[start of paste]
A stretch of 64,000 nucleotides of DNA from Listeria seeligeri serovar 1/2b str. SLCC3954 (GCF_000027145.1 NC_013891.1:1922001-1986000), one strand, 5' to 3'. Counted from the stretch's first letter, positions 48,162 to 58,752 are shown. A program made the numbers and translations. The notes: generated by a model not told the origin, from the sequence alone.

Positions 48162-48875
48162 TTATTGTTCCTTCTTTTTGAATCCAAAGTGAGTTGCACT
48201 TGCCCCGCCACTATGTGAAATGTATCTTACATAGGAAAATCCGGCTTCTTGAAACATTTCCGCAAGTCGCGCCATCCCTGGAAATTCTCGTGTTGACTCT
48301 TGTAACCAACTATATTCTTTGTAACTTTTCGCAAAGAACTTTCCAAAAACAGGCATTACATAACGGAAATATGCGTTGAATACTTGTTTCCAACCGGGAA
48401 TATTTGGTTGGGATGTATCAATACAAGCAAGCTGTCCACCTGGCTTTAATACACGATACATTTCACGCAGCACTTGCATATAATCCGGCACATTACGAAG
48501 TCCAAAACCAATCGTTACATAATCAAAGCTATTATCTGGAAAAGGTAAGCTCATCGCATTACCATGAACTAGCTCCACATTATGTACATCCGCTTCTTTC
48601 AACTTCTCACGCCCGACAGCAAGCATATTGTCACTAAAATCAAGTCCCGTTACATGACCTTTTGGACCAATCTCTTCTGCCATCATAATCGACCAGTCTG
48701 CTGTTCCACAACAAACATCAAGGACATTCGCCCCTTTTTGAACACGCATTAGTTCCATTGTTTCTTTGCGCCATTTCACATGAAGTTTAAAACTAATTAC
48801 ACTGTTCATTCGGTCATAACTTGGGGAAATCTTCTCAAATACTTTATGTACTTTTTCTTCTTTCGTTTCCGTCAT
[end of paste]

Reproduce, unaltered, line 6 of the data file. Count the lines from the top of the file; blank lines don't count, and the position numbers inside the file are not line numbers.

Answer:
48401 TATTTGGTTGGGATGTATCAATACAAGCAAGCTGTCCACCTGGCTTTAATACACGATACATTTCACGCAGCACTTGCATATAATCCGGCACATTACGAAG